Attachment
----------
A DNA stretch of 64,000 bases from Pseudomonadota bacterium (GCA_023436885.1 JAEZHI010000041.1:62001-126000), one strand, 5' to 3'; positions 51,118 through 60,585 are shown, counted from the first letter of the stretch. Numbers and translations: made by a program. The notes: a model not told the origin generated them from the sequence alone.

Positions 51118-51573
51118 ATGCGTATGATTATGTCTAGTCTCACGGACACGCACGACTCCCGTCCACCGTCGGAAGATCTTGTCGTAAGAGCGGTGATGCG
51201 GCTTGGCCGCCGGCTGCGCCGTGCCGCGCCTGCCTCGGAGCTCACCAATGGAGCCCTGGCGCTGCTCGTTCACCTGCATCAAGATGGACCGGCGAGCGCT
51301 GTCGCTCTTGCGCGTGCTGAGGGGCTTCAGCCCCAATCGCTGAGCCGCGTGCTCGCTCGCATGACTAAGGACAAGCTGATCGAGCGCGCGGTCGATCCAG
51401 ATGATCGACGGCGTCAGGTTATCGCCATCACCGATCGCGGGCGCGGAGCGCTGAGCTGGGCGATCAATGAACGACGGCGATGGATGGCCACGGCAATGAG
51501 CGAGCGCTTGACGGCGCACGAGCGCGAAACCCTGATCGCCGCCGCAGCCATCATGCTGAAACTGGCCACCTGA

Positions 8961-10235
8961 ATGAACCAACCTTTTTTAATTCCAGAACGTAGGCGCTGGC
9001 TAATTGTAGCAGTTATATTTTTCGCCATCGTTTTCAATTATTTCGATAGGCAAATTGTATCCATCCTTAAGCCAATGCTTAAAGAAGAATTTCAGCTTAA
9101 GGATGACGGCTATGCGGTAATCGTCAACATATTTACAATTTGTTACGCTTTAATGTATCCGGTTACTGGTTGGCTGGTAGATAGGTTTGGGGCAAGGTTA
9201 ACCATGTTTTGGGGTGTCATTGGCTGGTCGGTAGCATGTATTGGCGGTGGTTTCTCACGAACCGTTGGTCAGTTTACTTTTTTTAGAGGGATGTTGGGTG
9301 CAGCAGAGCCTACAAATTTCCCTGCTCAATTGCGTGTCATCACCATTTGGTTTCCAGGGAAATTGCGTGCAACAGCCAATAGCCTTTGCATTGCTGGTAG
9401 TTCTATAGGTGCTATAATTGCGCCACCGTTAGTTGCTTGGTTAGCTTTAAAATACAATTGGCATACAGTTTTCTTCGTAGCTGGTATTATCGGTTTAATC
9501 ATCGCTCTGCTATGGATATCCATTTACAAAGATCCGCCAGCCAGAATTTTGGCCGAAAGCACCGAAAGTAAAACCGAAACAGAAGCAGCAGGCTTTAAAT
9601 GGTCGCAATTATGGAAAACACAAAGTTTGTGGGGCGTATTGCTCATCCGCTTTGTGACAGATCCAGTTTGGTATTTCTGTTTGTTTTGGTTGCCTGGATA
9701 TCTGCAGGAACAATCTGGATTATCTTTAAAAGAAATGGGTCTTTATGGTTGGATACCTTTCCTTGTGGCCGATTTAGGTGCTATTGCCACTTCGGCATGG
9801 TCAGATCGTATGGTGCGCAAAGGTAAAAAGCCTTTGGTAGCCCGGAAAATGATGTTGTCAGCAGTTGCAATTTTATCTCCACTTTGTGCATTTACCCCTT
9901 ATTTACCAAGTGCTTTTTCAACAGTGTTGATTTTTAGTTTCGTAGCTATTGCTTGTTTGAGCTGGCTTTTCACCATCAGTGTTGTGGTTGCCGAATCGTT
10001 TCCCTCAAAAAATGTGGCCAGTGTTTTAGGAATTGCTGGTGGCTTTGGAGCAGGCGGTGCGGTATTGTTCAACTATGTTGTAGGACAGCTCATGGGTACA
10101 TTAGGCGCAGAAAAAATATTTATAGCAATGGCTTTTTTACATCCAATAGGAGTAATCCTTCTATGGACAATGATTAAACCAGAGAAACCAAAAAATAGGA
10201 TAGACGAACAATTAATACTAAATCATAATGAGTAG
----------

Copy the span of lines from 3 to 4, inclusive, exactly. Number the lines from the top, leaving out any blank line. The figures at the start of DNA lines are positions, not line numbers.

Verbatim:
51118 ATGCGTATGATTATGTCTAGTCTCACGGACACGCACGACTCCCGTCCACCGTCGGAAGATCTTGTCGTAAGAGCGGTGATGCG
51201 GCTTGGCCGCCGGCTGCGCCGTGCCGCGCCTGCCTCGGAGCTCACCAATGGAGCCCTGGCGCTGCTCGTTCACCTGCATCAAGATGGACCGGCGAGCGCT